It was a Makarov IJ-70. Soviet-era, heavy. She’d chosen it for the five-point star on the handle— which reminded her of her home state—and the image it evoked of a war-hardened military commander who, surely, would have fewer second thoughts than was she. She didn’t much want to admit it, but she’d also chosen it for the 16-pound trigger pull. Her brother had told her she could carry it safety-off with no trouble; she just wished she didn’t have to carry it.
Joey had never seemed like the type to go crazy at the end. Especially given that he was the one who had cheated on her in the first place, she thought bitterly. All she’d done was leave him after she found out—why did he have the right to flip out now, when this was his fault in the first place? Why hadn’t he just been faithful after she had been so good to him?
She pushed those thoughts from her mind and continued her trudge back home, breath white in the frigid January night air. He had broken into her home before—to steal back that necklace he had given her for Valentine’s Day two years before—and it didn’t sound like he would have any problem breaking in again, especially now that she didn’t have the added security of three roommates.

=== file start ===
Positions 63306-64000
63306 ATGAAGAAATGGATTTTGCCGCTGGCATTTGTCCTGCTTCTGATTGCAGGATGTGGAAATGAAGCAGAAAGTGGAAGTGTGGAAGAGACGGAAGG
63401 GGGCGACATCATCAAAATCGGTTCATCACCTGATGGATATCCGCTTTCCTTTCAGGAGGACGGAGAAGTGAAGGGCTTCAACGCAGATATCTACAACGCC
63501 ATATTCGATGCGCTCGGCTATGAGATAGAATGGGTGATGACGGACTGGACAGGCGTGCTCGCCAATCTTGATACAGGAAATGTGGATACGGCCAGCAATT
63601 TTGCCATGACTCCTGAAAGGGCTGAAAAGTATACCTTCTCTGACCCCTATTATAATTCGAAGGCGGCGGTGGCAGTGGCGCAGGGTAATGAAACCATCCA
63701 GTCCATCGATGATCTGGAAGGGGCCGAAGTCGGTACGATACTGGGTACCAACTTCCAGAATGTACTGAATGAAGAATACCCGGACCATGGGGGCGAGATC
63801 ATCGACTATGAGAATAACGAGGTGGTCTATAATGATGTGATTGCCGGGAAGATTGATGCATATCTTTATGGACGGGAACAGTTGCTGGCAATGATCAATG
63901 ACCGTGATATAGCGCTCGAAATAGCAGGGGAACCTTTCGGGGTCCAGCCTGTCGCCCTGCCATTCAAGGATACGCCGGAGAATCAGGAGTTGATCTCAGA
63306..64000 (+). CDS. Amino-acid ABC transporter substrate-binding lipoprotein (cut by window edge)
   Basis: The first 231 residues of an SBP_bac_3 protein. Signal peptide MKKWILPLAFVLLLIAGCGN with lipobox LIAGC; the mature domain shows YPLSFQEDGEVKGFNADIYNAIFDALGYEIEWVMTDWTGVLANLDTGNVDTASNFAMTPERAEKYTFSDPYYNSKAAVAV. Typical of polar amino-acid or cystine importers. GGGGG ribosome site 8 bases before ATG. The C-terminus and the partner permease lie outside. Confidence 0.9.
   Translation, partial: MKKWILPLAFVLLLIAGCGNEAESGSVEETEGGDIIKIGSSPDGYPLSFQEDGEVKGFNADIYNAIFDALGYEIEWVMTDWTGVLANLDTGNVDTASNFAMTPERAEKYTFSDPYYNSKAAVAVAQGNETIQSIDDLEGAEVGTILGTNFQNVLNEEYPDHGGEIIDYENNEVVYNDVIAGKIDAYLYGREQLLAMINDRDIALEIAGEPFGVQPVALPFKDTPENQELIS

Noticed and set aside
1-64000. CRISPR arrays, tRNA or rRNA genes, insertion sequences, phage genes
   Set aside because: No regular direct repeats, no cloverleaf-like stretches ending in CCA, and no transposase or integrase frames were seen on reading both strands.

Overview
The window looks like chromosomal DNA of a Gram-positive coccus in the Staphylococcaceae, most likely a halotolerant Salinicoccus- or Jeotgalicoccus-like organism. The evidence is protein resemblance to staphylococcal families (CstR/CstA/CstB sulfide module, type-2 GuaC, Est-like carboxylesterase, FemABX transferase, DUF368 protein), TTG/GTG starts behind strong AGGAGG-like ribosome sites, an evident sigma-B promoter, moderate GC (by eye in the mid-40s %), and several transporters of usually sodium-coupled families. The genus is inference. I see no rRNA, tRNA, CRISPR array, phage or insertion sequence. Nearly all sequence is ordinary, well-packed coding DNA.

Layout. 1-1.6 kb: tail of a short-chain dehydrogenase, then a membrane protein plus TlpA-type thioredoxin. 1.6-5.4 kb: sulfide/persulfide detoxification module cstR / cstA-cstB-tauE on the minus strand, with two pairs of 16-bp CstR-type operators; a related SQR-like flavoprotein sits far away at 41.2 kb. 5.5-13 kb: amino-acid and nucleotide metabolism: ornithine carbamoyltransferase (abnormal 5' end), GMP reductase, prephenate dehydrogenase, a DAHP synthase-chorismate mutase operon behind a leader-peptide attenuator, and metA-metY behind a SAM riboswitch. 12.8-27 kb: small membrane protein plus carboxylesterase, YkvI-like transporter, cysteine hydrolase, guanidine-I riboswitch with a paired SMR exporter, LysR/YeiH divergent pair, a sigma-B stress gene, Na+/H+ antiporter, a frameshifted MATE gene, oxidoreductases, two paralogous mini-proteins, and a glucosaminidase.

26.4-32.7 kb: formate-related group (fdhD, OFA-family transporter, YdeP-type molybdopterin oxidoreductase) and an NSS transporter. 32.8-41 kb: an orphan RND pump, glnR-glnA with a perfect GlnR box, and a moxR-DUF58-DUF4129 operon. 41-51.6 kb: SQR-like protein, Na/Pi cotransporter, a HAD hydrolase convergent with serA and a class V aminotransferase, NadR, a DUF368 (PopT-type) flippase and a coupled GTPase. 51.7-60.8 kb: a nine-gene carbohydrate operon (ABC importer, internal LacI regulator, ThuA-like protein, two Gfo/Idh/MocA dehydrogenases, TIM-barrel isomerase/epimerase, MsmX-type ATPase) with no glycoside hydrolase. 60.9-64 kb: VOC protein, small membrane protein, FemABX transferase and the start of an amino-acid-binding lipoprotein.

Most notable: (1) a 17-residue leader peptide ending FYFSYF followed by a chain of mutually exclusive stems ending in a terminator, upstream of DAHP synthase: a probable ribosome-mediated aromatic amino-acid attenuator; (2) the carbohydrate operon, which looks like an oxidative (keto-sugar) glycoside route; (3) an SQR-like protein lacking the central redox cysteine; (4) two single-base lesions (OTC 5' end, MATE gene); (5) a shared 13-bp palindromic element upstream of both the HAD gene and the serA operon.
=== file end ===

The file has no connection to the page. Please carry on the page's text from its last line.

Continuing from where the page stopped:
How does one go about shooting an ex-lover, anyway? You’d think that after everything he had threatened, everything he’d done, finding him in your house would be reason enough…but sometimes she still believed in people more than they deserved. Her brother, a combat veteran, had given her wisdom in that area.
“When you pull that gun out, you don’t think: you just shoot,” he had said. “And when you shoot, you shoot to kill. Period. You wouldn’t pull it out if your life weren’t in danger in the first place, so there’s no reason to hesitate. Your life depends on that. And every time you get scared, or you dream about him, you pull that gun out, look in the mirror at yourself holding it, visualize his face, and you practice.”
She had taken that advice. Who knew…the next time she came home and the cat smelled of his cologne, the time for second-guessing may be long past.